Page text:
Housing, scuba diving, mountain climbing, paintballing, construction and many others.
All these activities when undertaken often enough quickly start to make buying your own equipment cheaper than renting.
The closest activity i can thin of is boat hire, where if you use a boat more than once a month the cost of renting starts to overtake the cost of owning and maintenance. Then you factor in the security and personal space issues.
I have very little faith it will be any different for cars.
Regardless of the conditions of "keeping it clean" there will be people, drunk or otherwise, that will get these cars very dirty. The only people to report this will be the next user. So you could have a car arrive that is unsuitable for use, report it, have it go away and wait for the next one.
It just seems highly unlikely this will be a preferable model, unless you only drive once or twice a week.
Still, doesn't mean that it won't happen.
There are some VERY good uses for it, such as getting home drunk, transportation for those too young to drive, etc. I could see them becoming incredibly cheap taxis.
Works for me
I live in Perth...and the sooner they can replace the morons attempting to drive here the better.
They're seriously considering putting traffic lights on the Freeway (motorway equivalent) because attempting to merge two lanes of traffic causes huge numbers of accidents. God bless 'em but the concept of allowing another driver to go in front of you is complete anathema to red-blooded Perth thinking.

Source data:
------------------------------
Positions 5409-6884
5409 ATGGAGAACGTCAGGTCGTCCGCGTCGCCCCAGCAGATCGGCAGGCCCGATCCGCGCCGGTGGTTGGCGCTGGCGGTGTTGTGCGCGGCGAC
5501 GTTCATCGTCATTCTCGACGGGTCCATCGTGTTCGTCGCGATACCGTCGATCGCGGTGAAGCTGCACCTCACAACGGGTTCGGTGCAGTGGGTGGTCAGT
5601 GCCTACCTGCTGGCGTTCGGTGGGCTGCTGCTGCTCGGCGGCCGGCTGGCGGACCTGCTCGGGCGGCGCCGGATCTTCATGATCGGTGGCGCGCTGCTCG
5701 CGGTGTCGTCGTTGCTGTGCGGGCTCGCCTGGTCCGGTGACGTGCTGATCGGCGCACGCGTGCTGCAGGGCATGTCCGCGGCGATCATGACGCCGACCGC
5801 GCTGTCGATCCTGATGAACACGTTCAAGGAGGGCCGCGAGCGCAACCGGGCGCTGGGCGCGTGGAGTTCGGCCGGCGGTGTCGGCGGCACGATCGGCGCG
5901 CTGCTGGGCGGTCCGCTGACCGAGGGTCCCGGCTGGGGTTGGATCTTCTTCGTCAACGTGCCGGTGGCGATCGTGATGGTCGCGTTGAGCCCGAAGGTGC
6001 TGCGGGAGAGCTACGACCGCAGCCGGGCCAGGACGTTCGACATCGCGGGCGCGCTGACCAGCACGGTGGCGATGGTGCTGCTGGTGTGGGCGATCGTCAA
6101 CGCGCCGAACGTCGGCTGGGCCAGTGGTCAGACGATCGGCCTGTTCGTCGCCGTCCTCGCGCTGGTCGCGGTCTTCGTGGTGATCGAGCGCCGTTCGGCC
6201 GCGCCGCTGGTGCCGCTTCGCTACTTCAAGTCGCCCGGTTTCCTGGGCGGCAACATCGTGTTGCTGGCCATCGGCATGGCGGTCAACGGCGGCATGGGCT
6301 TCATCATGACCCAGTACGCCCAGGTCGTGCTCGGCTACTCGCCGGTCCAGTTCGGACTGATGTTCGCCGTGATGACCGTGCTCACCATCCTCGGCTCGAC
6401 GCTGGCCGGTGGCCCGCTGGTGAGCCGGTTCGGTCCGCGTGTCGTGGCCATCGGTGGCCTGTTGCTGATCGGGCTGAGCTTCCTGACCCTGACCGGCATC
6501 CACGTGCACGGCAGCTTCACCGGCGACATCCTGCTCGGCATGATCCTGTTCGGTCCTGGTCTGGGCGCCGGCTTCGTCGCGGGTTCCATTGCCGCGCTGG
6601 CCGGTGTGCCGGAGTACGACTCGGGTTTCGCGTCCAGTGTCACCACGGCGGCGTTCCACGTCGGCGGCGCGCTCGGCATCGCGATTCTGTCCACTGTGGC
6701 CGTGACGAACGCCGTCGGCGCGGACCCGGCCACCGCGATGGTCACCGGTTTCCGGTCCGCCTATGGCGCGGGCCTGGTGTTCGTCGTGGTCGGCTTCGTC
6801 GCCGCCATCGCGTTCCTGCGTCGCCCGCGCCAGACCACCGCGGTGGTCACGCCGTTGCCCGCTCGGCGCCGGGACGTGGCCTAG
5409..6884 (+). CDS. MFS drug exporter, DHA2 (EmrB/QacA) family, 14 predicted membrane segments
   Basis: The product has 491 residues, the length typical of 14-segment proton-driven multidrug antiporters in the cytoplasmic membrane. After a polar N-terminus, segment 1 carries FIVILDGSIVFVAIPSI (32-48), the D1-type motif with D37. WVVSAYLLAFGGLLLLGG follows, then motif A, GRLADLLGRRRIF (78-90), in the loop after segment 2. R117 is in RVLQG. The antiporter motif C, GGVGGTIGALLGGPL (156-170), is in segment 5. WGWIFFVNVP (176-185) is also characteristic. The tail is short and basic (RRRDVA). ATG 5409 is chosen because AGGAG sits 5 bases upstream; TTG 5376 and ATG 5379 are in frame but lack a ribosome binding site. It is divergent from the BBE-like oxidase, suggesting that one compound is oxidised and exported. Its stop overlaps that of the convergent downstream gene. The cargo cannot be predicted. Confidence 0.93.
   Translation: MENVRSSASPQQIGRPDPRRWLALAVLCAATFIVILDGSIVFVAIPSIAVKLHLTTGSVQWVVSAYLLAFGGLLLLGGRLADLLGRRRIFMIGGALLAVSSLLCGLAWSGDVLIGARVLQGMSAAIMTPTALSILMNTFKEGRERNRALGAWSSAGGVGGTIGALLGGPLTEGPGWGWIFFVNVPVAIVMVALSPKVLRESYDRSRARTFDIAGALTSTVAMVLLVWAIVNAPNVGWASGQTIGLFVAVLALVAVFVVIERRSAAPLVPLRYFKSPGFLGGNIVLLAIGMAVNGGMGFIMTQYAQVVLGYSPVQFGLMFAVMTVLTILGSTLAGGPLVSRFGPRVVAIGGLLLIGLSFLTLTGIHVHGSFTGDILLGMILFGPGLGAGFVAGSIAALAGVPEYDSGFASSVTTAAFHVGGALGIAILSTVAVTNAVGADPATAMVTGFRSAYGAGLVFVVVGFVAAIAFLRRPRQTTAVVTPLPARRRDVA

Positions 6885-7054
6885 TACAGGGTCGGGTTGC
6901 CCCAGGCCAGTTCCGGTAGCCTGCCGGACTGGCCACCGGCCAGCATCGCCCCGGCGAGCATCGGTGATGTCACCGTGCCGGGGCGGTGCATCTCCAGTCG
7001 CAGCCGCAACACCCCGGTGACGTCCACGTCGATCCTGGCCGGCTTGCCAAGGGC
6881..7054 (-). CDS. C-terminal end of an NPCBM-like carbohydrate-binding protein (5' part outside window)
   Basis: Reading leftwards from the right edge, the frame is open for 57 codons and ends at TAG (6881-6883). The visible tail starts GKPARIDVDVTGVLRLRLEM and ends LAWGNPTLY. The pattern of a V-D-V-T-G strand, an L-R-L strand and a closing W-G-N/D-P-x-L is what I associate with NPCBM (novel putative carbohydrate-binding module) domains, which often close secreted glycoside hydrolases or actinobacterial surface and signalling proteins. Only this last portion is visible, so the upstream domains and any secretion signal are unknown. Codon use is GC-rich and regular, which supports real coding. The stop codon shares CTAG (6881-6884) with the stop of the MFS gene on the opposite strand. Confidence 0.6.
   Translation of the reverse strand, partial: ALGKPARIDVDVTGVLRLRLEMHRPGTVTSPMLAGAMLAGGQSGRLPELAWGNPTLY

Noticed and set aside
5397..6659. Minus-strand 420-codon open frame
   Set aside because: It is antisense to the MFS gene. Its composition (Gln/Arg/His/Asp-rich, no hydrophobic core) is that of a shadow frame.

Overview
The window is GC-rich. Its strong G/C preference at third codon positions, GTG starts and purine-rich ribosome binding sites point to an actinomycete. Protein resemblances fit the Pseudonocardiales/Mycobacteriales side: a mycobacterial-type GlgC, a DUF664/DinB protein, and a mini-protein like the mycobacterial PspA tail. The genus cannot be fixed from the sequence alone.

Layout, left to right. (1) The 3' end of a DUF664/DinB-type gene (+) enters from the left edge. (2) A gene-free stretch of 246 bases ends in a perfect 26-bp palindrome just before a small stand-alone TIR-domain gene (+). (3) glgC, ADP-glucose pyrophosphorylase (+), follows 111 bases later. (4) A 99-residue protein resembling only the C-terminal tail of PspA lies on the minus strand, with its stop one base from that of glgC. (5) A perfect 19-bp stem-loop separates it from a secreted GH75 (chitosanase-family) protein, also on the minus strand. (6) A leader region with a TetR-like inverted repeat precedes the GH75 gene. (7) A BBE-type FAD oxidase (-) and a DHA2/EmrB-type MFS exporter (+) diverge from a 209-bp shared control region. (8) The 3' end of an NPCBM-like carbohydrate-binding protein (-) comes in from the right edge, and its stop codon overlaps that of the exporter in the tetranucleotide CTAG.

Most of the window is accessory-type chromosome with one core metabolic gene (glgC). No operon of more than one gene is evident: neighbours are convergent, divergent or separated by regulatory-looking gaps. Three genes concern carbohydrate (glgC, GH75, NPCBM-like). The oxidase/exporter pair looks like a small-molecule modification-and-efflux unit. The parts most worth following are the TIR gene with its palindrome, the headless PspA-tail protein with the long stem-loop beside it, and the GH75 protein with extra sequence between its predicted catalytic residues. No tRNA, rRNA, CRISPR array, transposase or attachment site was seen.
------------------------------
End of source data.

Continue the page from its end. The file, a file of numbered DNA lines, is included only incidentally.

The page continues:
And the taxis are worse. Despite having sat-nav, the drivers will still ask you for directions. Having a driver that doesn't talk and is capable of operating GPS will be a huge upgrade.
I use a bike for personal transport and occasionally have to rent a car for a weekend to do all the chores that require transport (the monthly Bunnings (B&Q) trip usually). The thought of being able to do this on a per-trip basis instead of a whole weekend is a winner for me.
@AC and Veldan
@AC: Although you're right about the extra mileage in theory, I believe there would be net energy savings due to always travelling in a vehicle appropriate for your journey (most people waste energy lugging around 3/4 empty seats and a whole extra weight of car - very inefficient). Also the car-sharing thing DaveyDaveDave pointed out - I hadn't even considered that. Also, for the most part, I really don't think these cars would be driving themselves all that far to get to the next person, on average. Your other points are all valid, but they'd be trumped by the massive savings involved.